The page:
That was quite a winter farmer’s market out in Wayland on Saturday. Wow. Picture, if you dare, what the Russell’s parking lot looks like during the first warm week of spring and that should give you an idea of the kind of numbers we’re talking about. People were commenting about the crowds and someone noted, “The Globe ran an article last week.” Somebody else chimed in, “Yeah, and some lady wrote about it on her blog.” What? Who? Well, lots of people have been writing about it on their blogs lately, not just me, but I slipped away from the group and around the corner to the relative safety of the gelato stand just in case. (Gelato Guy has the potential to be my new best friend though he doesn’t know it, yet.)
This is not to dissuade anyone from going. It was all perfectly civilized. That it was so successful is a very good sign, both in terms of support for local farmers as well as local businesses. Judging by the activity at the registers, Russell’s was benefiting from this brilliant collaboration as well (I still have my eye on a particular kite). Also, I don’t know if this was part of the regular gig or not, but there were lots of tables with yarn and pretty knitted things for sale, which made a lot of sense given the farm-oriented theme. The Preschooler enjoyed looking at the angora rabbits and touching the fluffy heaps of wool in the display baskets.
As far as food, there was soup to sample and honey to buy, grass-feed beef from Springdell Farm in Littleton, fresh seafood from Globe Fish, apples from Groton, and tons of beautiful vegetables. Red Fire Farm in Granby had pretty much every root vegetable you could think of, plus garlic and kale. E and T Farms had lovely salad and micro greens that they grow hydroponically on their Cape Cod koi farm. Winter Moon Organic Farm in Hadley had parsnips, celery root, and watermelon radishes. Then I saw they were also selling organic popcorn AND POLENTA, and my budget was shot.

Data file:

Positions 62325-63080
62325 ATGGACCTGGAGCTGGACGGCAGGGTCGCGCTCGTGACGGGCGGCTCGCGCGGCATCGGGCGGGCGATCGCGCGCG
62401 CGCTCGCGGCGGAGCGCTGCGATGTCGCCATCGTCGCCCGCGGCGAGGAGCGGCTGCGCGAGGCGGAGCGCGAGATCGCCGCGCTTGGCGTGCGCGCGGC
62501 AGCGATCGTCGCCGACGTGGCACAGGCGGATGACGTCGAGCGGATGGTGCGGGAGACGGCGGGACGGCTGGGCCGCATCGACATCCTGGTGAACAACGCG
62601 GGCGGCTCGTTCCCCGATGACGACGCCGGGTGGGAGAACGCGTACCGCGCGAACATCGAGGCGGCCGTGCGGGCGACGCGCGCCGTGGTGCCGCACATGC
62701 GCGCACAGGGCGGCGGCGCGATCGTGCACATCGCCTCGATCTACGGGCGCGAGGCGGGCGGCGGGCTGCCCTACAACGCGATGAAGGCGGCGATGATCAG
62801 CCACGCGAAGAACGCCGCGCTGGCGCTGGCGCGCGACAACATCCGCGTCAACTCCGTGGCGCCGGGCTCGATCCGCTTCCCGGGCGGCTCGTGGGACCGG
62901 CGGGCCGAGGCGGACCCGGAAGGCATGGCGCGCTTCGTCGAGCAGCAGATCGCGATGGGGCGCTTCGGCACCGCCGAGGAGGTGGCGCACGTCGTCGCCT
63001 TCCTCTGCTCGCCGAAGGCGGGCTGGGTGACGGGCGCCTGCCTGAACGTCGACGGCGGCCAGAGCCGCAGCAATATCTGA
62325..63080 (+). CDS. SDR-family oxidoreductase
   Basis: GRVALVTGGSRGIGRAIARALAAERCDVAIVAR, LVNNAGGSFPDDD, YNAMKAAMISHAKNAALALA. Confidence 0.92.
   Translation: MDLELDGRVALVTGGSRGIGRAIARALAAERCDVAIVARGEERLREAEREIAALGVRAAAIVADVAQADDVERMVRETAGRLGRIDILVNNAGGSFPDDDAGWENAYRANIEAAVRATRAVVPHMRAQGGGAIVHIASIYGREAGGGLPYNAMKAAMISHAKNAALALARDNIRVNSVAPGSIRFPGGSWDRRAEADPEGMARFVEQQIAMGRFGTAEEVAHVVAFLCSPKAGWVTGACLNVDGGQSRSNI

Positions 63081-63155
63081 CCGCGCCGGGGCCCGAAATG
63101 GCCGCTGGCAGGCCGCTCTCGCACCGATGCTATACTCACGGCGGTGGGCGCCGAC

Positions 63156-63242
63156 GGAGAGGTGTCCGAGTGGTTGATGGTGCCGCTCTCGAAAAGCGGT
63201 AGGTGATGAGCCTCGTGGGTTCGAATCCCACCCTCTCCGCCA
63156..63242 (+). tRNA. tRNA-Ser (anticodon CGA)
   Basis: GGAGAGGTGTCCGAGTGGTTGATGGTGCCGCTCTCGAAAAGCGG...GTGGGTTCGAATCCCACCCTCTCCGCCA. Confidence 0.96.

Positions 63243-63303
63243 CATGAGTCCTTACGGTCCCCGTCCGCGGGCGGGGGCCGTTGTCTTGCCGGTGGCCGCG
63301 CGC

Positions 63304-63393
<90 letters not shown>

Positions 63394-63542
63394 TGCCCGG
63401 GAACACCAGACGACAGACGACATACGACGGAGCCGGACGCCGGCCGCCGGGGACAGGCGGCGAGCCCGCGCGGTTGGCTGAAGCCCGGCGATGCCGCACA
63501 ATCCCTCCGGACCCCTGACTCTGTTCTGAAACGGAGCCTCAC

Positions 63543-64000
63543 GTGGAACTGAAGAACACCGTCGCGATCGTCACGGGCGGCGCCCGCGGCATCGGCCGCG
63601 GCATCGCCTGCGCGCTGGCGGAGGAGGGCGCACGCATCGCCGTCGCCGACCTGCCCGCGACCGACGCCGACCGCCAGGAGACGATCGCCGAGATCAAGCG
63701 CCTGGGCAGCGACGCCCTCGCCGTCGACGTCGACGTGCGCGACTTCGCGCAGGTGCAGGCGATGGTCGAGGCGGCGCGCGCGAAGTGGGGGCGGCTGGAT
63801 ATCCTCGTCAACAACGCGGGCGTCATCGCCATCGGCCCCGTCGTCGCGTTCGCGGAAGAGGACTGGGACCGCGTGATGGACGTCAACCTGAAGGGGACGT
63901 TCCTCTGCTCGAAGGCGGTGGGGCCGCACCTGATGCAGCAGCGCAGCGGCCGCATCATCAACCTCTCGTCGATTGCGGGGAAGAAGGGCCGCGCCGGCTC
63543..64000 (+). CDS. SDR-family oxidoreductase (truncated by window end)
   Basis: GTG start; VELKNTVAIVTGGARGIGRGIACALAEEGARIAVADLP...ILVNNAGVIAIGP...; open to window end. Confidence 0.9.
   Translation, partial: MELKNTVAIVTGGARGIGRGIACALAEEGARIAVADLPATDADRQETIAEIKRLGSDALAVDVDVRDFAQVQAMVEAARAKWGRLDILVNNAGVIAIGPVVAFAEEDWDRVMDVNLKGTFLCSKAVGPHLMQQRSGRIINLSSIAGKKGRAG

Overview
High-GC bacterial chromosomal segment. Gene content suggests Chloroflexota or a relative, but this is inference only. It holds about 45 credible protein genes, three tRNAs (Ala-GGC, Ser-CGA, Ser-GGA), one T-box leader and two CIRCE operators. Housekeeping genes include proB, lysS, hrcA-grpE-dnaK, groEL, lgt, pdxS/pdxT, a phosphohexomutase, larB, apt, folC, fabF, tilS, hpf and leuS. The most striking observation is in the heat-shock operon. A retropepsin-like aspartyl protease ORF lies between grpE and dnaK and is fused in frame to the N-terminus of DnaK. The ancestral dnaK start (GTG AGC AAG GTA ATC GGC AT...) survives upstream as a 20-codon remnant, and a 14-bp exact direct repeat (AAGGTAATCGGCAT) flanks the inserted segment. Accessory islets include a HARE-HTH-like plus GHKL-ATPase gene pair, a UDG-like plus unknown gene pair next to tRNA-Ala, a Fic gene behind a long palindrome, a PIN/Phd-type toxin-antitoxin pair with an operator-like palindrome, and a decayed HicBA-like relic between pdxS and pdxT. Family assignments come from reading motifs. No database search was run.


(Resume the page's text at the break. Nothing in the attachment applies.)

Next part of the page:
I cannot emphasize enough the moral-boosting properties of going to a market in a lush, heated greenhouse in the dead of winter. Makes you feel like there’s a light at the end of the tunnel. A big, warm, potentially-cancer-causing-but-simultan-eously-life-giving ball of light. I forgot my camera, but there are some nice photographs of the market up at Serious Eats with a write-up by Penny at BostonZest. I wonder what other kinds of community partnerships like this could be forged?
Only three more shopping weeks left!